Col 31654

In remembering our own, we must remember the fallen from elsewhere in the UK and from other countries, including Ireland, Australia, Canada and New Zealand, and the German soldiers who lost their lives in what was the single greatest slaughter of the first world war.

As members have said, we must renew our determination to avoid such carnage in the future. Scottish troops, in combination with service personnel from other parts of the UK and Europe, have worked together since 1945 to preserve the peace in Europe—a peace that has lasted. We must do our utmost to maintain that shared purpose and common commitment.

The Executive is happy to support fully Murdo Fraser's motion. I congratulate him on lodging it and on stimulating such a timely and thoughtful debate. I certainly hope that the events that take place later this year will be successful.

Meeting closed at 17:47.

Link to comment
Share on other sites

Looking forward to it John.

Stewart, would it be possible to make a scan? We try to follow a bit how the media are responding. Have you been in touch with our pipe major already?



Link to comment
Share on other sites

Hello Erwin,

Thanks for the email you sent, sorry I have not had a chance to reply, I've been busy organising my trip to ieper in August! :) I'm staying in the Chat Noir. I've not emailed the Pipie, yet. Will probably do that at the weekend.

Are you coming to Edinburgh? How long are you staying? I could try and come down and pass the newspaper cutting and CD of WW1 pipe music to you. Let me know what you think?



Link to comment
Share on other sites

Hello Erwin,

Thanks for the email you sent, sorry I have not had a chance to reply, I've been busy organising my trip to ieper in August! :) I'm staying in the Chat Noir. I've not emailed the Pipie, yet. Will probably do that at the weekend.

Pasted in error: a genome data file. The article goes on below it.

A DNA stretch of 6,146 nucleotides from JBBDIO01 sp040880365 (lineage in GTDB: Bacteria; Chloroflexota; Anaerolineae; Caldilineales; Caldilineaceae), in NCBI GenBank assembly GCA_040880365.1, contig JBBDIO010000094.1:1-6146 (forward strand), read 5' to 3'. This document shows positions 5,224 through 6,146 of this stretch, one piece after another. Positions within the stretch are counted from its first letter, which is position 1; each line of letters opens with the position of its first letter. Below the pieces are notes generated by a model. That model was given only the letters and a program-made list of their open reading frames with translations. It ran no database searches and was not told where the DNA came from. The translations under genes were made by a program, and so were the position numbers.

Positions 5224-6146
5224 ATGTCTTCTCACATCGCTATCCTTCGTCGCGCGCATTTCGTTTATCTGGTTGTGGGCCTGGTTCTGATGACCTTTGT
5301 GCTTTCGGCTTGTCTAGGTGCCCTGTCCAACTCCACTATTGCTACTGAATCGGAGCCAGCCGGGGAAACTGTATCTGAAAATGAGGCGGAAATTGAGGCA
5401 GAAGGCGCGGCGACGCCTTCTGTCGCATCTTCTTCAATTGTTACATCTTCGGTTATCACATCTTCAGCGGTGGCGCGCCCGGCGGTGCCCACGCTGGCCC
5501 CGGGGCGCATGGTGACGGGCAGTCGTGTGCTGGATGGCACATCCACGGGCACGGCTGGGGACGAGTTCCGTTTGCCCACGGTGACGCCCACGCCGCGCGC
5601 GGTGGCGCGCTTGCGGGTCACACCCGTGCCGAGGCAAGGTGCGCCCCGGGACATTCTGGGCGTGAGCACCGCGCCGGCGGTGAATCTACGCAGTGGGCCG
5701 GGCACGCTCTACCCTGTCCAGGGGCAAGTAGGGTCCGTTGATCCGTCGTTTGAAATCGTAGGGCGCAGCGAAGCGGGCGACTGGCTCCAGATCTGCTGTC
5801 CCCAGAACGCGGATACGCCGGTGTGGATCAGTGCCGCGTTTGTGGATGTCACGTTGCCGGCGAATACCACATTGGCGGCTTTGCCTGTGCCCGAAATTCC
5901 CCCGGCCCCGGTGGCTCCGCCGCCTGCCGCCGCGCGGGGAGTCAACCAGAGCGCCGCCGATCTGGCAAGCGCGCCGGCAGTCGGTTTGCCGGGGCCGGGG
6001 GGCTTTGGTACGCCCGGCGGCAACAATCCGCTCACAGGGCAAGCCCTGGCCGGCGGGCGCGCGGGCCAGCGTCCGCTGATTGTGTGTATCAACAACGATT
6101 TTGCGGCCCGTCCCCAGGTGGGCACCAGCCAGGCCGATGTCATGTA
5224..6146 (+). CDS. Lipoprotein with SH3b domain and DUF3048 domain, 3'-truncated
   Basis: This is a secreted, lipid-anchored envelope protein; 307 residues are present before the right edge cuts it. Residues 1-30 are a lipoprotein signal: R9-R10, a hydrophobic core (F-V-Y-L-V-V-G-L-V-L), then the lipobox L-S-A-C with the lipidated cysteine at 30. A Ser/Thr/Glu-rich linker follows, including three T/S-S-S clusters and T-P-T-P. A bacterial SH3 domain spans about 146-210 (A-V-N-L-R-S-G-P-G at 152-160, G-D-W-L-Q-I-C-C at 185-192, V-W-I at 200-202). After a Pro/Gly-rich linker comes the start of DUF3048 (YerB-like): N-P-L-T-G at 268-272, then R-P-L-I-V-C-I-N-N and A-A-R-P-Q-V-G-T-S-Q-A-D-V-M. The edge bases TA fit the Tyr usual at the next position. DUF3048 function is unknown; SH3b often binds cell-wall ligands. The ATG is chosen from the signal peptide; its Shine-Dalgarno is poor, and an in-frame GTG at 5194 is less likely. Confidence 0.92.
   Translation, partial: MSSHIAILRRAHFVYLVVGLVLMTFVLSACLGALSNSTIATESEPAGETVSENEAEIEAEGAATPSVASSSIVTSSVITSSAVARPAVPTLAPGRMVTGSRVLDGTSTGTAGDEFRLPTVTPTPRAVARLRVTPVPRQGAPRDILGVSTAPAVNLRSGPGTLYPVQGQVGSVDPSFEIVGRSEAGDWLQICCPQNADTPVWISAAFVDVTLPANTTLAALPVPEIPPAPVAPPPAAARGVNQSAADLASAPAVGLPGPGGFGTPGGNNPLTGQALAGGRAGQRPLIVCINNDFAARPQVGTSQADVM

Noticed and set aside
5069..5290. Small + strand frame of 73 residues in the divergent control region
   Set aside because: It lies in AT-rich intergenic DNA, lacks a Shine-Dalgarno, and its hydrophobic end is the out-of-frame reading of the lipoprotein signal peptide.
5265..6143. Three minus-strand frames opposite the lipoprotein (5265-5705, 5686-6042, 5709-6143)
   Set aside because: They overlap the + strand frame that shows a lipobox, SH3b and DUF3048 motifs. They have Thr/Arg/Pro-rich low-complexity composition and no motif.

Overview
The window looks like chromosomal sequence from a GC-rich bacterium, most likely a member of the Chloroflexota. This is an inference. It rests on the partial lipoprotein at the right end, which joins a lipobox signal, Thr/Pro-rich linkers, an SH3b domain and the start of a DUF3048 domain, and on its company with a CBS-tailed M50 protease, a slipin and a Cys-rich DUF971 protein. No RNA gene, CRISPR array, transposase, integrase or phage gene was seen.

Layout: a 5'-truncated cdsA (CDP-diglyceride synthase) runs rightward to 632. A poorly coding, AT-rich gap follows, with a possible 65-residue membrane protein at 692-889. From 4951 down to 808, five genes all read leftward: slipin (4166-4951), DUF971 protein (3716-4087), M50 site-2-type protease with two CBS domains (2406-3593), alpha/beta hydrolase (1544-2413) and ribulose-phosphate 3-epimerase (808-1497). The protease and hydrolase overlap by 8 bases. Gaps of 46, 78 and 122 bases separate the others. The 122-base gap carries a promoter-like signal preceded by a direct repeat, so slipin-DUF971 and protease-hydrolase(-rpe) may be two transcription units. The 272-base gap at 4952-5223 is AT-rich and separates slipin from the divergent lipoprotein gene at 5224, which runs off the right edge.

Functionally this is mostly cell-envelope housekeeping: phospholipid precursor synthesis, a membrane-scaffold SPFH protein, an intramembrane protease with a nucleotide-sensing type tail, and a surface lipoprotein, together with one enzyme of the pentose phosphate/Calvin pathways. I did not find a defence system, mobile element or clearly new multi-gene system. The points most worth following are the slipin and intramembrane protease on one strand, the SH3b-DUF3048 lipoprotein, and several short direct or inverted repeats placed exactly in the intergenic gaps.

Are you coming to Edinburgh? How long are you staying? I could try and come down and pass the newspaper cutting and CD of WW1 pipe music to you. Let me know what you think?



Stewart if it's easier for you I work at the Parliament and could pass the items on if you wish. - John

Link to comment
Share on other sites

  • 4 weeks later...

I met Erwin at the Parliament today and what a privilige it was to meet a man so dedicated to the memory of our ancestors. I was also fortunate in that I was able to sit in (blag) on his presentation which was very well received. A number of MSP's including Dr Jean Turner, Murdo Fraser and Tommy Sheridan were present and suitably impressed. Erwin was presented with a magnificent display of Scottish regimental badge in case by Forumite Danny Macrae and looked well chuffed.

Erwin also presented magnificent lead statues to Murdo Fraser and Tommy Sheridan (dr Turner got hers yesterday) which had been cast by Shrapnel Charlie. Beautiful pieces of work and I can tell you Tommy Sheridan was near to tears as I was sitting next to him.